Similar considerations were proposed by Kelly et al. [31] in their discussion paper about youth sport in the time of COVID-19. In an effort to ‘map out’ the far-reaching implications of COVID-19 on youth sport, they utilised the Personal Assets Framework [32] to consider the potential implications for youth sport development, and conceptual models such as the ‘4Cs’ (competence, confidence, connection and character) and the 3Ps (performance, participation and personal development) to describe the respective potential short- and long-term consequences for youth participants. Kelly and colleagues summarised their position with a series of contextual, methodological and practical considerations for researchers and practitioners, categorised into immediate, short-term and long-term outcomes. For instance, immediate considerations researchers and practitioners may seek to explore how can parents, peers, coaches, and sport organizations effectively engage with each other both during the crisis and during return to play? (contextual), how political, sociocultural and geographical contexts might influence current sport experiences? (methodological), and what are the potential implications of children engaging in alternative activities during the pandemic on developmental outcomes? (practical).

Beyond the theoretical ideas put forward by Drummond et al. [33], and the commentary by Kelly et al. [31], no empirical evidence exists to our knowledge about the impact of COVID-19 on youth sport. More specifically, and noting the question How are youth sport stakeholders experiencing the effects of COVID-19 in real-time? [31], rich accounts about the perceived impact of COVID-19 on youth sport are yet to be understood. Against this backdrop, the objective of the study presented in this paper was to explore the perceived impact of COVID-19 on youth sport stakeholders including youth (ages 15–18), parents, coaches and sport administrators) across South Australia. Two key research questions were the motivation driving the study:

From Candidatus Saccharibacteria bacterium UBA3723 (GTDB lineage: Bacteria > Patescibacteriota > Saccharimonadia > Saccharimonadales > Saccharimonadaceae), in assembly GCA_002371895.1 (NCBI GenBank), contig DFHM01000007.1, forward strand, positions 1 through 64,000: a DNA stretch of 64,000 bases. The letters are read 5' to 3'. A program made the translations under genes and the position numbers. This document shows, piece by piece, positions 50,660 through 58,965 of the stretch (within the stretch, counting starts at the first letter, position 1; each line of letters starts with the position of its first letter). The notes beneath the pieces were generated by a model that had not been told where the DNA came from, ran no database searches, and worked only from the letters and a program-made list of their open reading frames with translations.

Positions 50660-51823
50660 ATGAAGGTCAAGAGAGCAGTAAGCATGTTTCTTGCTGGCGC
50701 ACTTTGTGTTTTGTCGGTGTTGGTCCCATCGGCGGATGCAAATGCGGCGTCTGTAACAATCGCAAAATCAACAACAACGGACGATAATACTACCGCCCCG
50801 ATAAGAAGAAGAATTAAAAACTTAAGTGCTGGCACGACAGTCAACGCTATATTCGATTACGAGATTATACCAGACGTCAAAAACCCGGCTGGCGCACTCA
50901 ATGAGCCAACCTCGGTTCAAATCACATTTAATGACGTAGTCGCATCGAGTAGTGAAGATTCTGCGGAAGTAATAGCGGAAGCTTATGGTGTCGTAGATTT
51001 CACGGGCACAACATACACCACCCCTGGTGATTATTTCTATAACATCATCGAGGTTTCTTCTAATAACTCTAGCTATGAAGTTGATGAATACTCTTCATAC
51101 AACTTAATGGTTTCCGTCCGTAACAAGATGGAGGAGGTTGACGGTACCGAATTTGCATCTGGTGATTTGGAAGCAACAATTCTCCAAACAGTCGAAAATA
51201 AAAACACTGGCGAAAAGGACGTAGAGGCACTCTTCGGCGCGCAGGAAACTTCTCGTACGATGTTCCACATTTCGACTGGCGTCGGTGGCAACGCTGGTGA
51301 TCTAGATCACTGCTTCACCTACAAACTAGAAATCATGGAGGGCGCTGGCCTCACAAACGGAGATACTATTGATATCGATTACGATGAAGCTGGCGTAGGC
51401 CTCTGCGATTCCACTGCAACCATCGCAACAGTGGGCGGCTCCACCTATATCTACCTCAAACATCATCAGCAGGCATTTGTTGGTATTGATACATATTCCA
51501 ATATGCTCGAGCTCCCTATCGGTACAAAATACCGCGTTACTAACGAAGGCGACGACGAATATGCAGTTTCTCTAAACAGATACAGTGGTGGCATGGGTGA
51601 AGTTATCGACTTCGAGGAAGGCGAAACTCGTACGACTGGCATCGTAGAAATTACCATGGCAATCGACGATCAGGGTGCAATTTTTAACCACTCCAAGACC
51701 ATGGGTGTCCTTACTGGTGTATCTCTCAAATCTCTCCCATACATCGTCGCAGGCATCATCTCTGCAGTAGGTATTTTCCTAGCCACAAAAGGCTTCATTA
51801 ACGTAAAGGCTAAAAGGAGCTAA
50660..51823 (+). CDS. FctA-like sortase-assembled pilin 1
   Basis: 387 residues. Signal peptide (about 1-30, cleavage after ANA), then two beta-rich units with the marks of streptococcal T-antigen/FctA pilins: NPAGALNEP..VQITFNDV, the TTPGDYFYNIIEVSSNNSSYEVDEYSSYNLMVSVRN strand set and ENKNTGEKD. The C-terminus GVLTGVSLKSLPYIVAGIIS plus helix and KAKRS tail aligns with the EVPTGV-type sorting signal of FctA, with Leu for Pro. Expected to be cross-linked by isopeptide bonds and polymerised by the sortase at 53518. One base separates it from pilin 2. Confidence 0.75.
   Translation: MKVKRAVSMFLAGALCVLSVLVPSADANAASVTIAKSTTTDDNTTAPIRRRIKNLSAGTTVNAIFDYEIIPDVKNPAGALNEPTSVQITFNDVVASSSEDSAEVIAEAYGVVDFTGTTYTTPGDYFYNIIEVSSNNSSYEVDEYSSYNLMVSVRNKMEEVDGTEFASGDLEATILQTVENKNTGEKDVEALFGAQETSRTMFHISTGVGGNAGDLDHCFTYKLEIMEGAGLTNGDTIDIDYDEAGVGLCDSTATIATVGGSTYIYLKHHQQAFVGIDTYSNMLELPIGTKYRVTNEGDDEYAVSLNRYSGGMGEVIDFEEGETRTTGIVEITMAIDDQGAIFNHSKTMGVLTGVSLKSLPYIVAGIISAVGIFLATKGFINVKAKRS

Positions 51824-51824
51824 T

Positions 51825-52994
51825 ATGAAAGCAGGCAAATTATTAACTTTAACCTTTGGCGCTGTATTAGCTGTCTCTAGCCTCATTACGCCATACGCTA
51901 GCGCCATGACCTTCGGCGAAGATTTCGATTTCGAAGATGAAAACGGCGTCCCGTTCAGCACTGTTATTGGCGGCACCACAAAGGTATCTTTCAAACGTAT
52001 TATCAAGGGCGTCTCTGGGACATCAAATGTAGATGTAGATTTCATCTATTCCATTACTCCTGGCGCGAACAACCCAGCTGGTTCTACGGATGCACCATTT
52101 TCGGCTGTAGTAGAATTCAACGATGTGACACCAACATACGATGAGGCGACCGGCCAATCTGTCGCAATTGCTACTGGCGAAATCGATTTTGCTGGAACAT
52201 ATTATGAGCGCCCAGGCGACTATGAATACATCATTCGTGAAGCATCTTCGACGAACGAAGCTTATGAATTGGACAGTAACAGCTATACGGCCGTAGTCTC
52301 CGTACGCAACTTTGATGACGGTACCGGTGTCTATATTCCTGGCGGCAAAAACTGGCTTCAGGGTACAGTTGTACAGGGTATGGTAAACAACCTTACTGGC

1. 1.

    What impact has the COVID-19 pandemic had on youth sport?

  2. 2.

    How has the COVID-19 pandemic influenced attitudes and behaviours regarding future youth sport participation?


Epistemology and study design

This study was underpinned by a relativist ontology and interpretivist epistemology, which posits that there are multiple realities rather than one single, objective truth (Sparkes & Smith, [34]). This paradigm is predicated on the ontological assumption that people actively construct and act upon realities they assign to events, actions, processes, ideologies, and conditions in the world [35]. Further, research rooted within an interpretivist epistemology focuses on how people make sense of their reality and how collective definitions of reality shape and direct human thoughts and behaviours [35]. In line with this approach, the ensuing means, methods and practices emphasised the collection of data from the viewpoint of the participant and the researcher’s attempt to interpret meanings, values, and explanations about an understudied phenomenon. In keeping with the epistemological underpinnings of the study, an interpretive descriptive research design was employed. Interpretive descriptive research designs are suitable for “why”, “how” and “what” questions about human behaviours, motives, thoughts, and perceptions and, thus, well suited for identifying and understanding a central phenomenon and/or developing theories, concepts, and frameworks [36] . Also known as ‘qualitative description’, an interpretive descriptive research approach is commonly adopted in studies seeking to generate insights and perspectives about how a group of people feel about, and experience, a phenomenon [36, 37].

In terms of positionality, the researchers were heterogenous in terms of race, age, and gender leading to both insider and outsider positions in relation to the research. Some researchers did not have any involvement in youth sport because they did not have children or were not involved as a coach or volunteer. In contrast, others were involved through their own children’s involvement in sport and/or through coaching youth teams. Subsequently, the researchers assumed an ‘insiders’ position in which there was some understanding about the nuances of the impact of the pandemic on youth sport, as well as an ‘outsiders’ position in which some preconceived ideas shaped their understandings about the phenomenon [38]. For instance, some assumptions about how the pandemic might influence children’s attitudes toward sport were declared by an ‘outsider’ researcher prior to commencing the project. This was part of a reflexive exercise in which the research team practiced being self-aware about their ideas, beliefs, motives, and presumptions with respect to the investigation. A series of means, methods and practices were used to promote reflexivity including the use of a critical friend (detailed later in the section methodological rigor) and incorporating a perspective taking technique [39] which involved utilising insider and outsider perspectives to generate a richer and more nuanced theoretical understanding of the phenomenon.